It was part of the unfinished business of the Rio Earth Summit
Conference in 1992 and it reflects extensive international
consultation conducted ever since.
It calls for respect and care for the community of life, ecological
integrity, social and economic justice and democracy, non-violence
and peace. It has been supported by UNESCO and forms the basis
of the Global Greens Charter adopted by the Green political parties
of the world.
In conclusion, when
I was at school at St Mary’s College
in Hobart, the Presentation nuns inculcated in us a sense
of justice and personal responsibility, to stand up for what we
regardless of the consequences or whether we would see immediate
results. It has sustained me throughout my life and kept
me optimistic because it is reassuring in the struggle to know
that it is enough
to have tried. It is summed up in the words of Schumacher,
must do what we conceive to be the right thing and not bother
our heads or burden our souls with whether or not
we will be successful, because if we do not do the right thing
be doing the wrong thing, we will be part of the disease
not part of the cure.”xix
I look forward to working with everyone inside and outside the
Christian church community to give effect to ecological conversion
so that the Common Wealth of the Earth is reclaimed for the Common
Good as was envisaged when the Australian Catholic Bishops released
their statement in 1992 and as has been championed by Pope John
Paul II. In time to come his call for ecological conversion will
be seen as the most visionary, insightful and prophetic initiative
of his papacy.
John Bathersby, Queensland Launch of Catholic Earthcare Australia,
Marymount Qld, 5 June 2003.
ii Australian Catholic Bishops’ Conference, A Statement
on the Distribution of Wealth in Australia, Common Wealth
for the Common Good, Collins Dove, Victoria,
1992, p 26.
iii Guerilla forces from surrounding Rwanda, Uganda, Tanzania and Zimbabwe
armed by weapons supplied by UK and French companies have burned villages and
villagers into the World Heritage Area to mine coltan. The 10,000 miners have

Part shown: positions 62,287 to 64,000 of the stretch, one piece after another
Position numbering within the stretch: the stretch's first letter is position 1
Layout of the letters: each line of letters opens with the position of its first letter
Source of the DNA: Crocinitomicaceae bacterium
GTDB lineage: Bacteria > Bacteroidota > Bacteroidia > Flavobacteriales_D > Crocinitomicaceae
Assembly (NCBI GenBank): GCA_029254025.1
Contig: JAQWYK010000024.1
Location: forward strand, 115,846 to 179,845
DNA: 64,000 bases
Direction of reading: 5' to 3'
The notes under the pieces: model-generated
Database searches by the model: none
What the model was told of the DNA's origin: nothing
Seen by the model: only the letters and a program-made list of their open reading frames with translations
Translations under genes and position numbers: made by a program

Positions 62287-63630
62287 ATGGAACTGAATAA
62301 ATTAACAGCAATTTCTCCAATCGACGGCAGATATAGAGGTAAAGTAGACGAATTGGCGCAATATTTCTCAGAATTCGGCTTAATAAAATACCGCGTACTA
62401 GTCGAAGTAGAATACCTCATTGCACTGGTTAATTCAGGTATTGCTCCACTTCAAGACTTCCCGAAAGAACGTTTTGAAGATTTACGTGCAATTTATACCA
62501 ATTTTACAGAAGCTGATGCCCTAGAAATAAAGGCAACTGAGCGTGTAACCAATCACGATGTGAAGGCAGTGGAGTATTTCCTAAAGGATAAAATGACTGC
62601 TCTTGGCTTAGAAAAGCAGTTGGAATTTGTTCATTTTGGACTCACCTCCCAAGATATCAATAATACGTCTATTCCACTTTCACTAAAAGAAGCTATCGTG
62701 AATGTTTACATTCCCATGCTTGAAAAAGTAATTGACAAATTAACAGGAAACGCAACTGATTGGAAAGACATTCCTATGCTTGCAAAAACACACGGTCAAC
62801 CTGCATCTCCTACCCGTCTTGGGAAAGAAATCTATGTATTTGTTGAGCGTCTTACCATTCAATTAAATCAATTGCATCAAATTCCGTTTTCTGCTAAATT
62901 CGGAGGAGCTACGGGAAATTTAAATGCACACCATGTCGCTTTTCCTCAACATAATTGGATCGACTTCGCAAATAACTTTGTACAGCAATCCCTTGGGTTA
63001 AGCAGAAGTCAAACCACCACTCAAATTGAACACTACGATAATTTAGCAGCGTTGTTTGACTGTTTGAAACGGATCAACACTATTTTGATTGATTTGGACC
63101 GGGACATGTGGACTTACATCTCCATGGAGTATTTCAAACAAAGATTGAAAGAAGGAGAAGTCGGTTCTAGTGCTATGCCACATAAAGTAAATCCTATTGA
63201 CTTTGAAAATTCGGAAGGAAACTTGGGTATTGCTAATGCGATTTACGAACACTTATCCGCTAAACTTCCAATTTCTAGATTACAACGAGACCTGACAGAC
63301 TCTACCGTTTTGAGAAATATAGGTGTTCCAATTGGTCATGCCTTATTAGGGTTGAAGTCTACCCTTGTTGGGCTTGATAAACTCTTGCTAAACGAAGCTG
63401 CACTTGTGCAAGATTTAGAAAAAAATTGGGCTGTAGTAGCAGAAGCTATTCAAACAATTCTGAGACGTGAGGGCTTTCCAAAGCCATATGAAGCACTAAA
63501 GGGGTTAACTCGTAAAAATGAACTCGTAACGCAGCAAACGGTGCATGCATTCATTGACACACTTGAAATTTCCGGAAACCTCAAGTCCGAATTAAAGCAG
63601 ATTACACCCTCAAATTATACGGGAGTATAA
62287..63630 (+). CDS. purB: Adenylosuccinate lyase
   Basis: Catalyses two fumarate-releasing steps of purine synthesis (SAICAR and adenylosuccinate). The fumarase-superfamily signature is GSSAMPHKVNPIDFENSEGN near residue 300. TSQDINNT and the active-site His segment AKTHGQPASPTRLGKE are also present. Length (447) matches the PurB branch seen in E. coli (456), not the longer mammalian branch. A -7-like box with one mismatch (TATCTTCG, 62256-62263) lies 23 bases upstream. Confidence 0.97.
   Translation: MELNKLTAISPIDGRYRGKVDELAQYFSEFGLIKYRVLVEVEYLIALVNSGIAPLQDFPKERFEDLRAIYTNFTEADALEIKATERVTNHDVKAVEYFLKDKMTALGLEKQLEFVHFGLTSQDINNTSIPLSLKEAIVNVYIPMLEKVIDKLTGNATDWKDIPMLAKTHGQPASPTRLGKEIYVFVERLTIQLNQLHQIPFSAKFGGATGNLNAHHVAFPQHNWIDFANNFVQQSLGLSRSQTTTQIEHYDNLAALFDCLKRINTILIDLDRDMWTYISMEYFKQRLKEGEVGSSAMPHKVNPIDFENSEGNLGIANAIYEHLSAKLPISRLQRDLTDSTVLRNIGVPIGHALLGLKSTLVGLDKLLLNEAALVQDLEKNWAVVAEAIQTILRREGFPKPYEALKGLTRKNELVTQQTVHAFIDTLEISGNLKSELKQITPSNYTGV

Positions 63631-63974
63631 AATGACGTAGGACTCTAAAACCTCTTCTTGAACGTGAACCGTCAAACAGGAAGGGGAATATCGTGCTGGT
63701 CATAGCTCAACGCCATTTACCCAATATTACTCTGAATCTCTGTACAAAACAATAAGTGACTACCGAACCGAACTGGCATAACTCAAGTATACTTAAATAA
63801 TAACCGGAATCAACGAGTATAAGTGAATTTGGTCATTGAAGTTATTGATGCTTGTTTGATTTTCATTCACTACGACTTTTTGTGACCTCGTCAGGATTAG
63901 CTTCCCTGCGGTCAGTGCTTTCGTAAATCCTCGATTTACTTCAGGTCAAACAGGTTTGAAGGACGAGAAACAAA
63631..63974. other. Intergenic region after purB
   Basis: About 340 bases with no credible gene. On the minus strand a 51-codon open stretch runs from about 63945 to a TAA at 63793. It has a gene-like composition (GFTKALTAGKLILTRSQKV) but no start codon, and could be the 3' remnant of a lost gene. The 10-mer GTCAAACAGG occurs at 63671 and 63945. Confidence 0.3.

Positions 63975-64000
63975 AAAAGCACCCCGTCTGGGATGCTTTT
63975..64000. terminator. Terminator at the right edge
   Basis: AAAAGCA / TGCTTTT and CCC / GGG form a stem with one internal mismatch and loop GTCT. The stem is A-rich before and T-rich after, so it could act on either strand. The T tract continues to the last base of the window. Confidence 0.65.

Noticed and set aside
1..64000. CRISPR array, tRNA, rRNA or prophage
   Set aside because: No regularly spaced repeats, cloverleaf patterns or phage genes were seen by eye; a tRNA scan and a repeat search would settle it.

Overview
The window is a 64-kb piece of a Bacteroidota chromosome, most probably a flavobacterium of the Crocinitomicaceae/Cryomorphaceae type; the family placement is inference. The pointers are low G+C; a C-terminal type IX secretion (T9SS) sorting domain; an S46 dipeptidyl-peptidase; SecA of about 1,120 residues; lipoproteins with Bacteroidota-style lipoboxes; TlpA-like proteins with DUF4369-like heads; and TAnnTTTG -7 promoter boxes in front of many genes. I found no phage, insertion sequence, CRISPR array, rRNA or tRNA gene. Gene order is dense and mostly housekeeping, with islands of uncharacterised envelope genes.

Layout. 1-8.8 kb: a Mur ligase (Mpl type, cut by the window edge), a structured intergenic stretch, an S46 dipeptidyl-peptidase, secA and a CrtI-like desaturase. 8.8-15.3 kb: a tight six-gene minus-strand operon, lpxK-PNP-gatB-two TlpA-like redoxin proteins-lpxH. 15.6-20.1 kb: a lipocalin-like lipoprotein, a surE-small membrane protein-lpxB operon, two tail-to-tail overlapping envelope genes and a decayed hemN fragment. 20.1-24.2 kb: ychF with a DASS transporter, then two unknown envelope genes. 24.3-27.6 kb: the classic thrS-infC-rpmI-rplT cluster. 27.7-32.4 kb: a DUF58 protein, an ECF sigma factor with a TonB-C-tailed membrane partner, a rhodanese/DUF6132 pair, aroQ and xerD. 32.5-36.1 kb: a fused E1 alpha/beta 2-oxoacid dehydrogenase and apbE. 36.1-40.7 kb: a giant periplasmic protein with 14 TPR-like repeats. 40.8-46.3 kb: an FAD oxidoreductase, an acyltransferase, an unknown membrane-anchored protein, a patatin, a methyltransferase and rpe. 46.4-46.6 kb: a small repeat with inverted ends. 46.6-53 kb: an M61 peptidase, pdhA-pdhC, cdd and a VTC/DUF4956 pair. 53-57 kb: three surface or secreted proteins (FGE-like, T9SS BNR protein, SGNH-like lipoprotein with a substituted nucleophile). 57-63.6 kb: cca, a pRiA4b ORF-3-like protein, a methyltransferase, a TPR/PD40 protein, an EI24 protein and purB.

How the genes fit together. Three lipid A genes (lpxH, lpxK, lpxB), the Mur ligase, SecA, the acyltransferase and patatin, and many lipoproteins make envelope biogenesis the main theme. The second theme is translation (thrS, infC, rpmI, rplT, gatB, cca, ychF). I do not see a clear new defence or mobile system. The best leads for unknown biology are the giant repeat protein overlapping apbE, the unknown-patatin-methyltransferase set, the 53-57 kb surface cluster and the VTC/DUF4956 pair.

no option but to eat animals and birds to survive. 88% of the world’s
arms are produced by five members of the UN Security Council: UK, USA, France,
iv R Rosenblatt, Time Magazine, April/May 2000.
v Pope John Paul II, Homily in Val Visdene, Italy 1990.
vi Mikhail Gorbachev, Perestroika: New Thinking for Our Country and The
New York: Harper & Row Publishers, 1987.
vii Archbishop John Bathersby, Queensland Launch of Catholic Earthcare Australia,
Marymount Qld, 5 June 2003.
viii Pope John Paul II, General Audience, 17 January 2001.
ix Sollicitudo Rei Socialis, 34.
x Australian Catholic Bishops’ Conference, A Statement on the Distribution
of Wealth in Australia, Common Wealth for the Common Good, Collins Dove, Victoria,
1992, p 26.
xi Sollicitudo Rei Socialis, p 34.
xii Common Wealth for the Common Good, p 27.
xiii Archbishop John Bathersby, National Launch of Catholic Earthcare Australia,
St Francis of Assisi Church, Paddington, Sydney NSW, 30 June 2002.
xiv State of the Environment Report, Commonwealth Government, Canberra, Australia,
xv Martin Luther King.
xvi Archdiocese of Brisbane Lenten Programme 2003, Attending to the Sacred,
was a great example of this new challenging thinking.
xvii A New Earth: The Environmental Challenge, 2002 Social Justice Sunday Statement.
xviii The Earth Charter, www.earthcharter.org
xix Ernst F Schumacher, A Guide for the Perplexed, Harper and Row,
is pictured here on the right with Mary Tinney rsm
and Mark Copland,
both of whom made a response to her address
here to download a pdf version of Christine's address (152
here for Mary Tinney's response to Christine's address